Located at the customer sites 14a, 14b, 14c are models or products of equipment 18, 20. Included are a plurality of units of each type of product 18, 20 and each unit is preferably provided with a unique serial number. The illustrated sites 14a, 14b, 14c have a plurality of information technology equipment in the form of a plurality of scanners 18 and a plurality of printers 20. It is noted, however, that the information technology equipment 18, 20 can alternatively be of any other suitable type such as, for example, central processing units (CPUs), tape drives, disk drives, other storage devices, monitors, display screens, printers, other output devices, keyboards, mice, scanners, other input devices, servers, modems, other communications devices, photocopiers, other multi-purpose devices, or like equipment like, and/or the products 18, 20 can alternatively be any other suitable kind of equipment other than the information technology equipment. The term “information technology equipment” is used in this specification and claims to mean all equipment used in connection with managing and processing information by computers. Each illustrated customer site 14a, 14b, 14c is also provided with a computer or other suitable device 22 for providing the user access to the Internet 16.

The illustrated system 10 includes at least one portal server 24, a database server 26, and a computer or other suitable device 28 for providing the user access to the system 10 through an internal interface 30 such as the illustrated intranet. The illustrated portal server 24 is located at the solution provider site 12 and provides a portal for the customer. The term “portal” means a front-end interface or web interface which provides a communication channel, preferably a secure communication channel. The portal server 24 can be based on any suitable processor and can run any suitable operating system. The portal server 24 provides a front-end interface to data in the database 26 and elsewhere on the Internet 16 utilizing a web browser interface.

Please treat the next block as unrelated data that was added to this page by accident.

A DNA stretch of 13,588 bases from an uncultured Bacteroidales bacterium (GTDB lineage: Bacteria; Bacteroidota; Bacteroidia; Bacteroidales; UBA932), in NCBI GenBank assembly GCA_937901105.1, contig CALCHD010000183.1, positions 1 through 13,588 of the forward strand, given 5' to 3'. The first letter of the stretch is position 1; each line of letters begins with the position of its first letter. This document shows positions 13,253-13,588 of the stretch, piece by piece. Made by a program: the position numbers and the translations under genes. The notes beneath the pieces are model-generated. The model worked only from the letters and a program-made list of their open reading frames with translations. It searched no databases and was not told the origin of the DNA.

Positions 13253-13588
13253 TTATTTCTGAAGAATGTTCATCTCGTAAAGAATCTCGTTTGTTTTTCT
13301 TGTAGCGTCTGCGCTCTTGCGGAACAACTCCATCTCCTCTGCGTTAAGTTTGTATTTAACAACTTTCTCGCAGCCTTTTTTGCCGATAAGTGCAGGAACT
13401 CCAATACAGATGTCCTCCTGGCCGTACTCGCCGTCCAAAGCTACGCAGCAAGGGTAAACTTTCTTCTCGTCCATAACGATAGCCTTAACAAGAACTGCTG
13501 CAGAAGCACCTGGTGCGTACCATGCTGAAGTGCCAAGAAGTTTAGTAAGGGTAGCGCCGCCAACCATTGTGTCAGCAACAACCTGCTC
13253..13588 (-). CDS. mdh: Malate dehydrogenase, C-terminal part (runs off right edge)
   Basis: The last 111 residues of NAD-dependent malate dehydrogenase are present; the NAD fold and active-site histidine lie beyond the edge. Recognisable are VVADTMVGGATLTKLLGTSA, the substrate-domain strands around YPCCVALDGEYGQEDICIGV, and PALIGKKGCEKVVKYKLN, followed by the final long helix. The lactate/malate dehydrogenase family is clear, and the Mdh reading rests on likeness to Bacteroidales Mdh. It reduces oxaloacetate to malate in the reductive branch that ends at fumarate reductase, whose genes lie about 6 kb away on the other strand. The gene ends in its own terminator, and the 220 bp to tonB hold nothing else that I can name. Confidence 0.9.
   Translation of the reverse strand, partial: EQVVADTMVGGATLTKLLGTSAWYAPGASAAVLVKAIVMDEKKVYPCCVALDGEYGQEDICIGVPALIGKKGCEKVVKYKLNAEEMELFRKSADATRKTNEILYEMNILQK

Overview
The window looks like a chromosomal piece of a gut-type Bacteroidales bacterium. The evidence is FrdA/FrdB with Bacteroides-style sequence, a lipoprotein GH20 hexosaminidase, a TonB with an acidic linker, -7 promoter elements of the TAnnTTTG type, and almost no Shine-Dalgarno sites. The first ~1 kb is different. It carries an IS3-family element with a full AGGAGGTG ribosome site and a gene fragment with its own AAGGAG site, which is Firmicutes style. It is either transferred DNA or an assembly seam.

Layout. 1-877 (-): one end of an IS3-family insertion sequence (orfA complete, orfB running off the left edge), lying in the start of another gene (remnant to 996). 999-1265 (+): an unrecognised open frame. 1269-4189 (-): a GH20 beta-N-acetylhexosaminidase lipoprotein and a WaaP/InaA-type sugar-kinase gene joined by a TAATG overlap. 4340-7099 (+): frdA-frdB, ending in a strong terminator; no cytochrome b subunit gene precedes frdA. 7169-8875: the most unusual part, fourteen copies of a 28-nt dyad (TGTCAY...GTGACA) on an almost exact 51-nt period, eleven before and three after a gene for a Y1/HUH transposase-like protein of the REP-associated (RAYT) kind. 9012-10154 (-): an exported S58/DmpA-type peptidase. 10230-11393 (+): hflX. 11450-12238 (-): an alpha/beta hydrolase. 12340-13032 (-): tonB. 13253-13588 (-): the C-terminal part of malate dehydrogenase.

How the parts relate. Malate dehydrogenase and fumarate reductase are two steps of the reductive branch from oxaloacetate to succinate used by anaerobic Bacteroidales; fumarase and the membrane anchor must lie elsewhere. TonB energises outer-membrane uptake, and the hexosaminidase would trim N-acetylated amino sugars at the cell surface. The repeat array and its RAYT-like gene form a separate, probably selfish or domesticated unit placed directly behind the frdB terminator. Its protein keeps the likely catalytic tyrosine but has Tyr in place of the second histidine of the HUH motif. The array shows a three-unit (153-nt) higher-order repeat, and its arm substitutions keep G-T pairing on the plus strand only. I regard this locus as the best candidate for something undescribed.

The illustrated portal server 24 is configured to provide a repair service management portal according to a preferred embodiment of the present invention. FIG. 2 shows an exemplary embodiment of a customer log-in interface used by the customer to access the service management portal. The customer accesses the log-in interface via the Internet 16 and enters its unique customer ID and password into the indicated fields. Typically, the customer has preferably obtained its unique password from the solution provider. With the appropriate data entered into the fields, the customer selects submit to display a home page of the service management portal.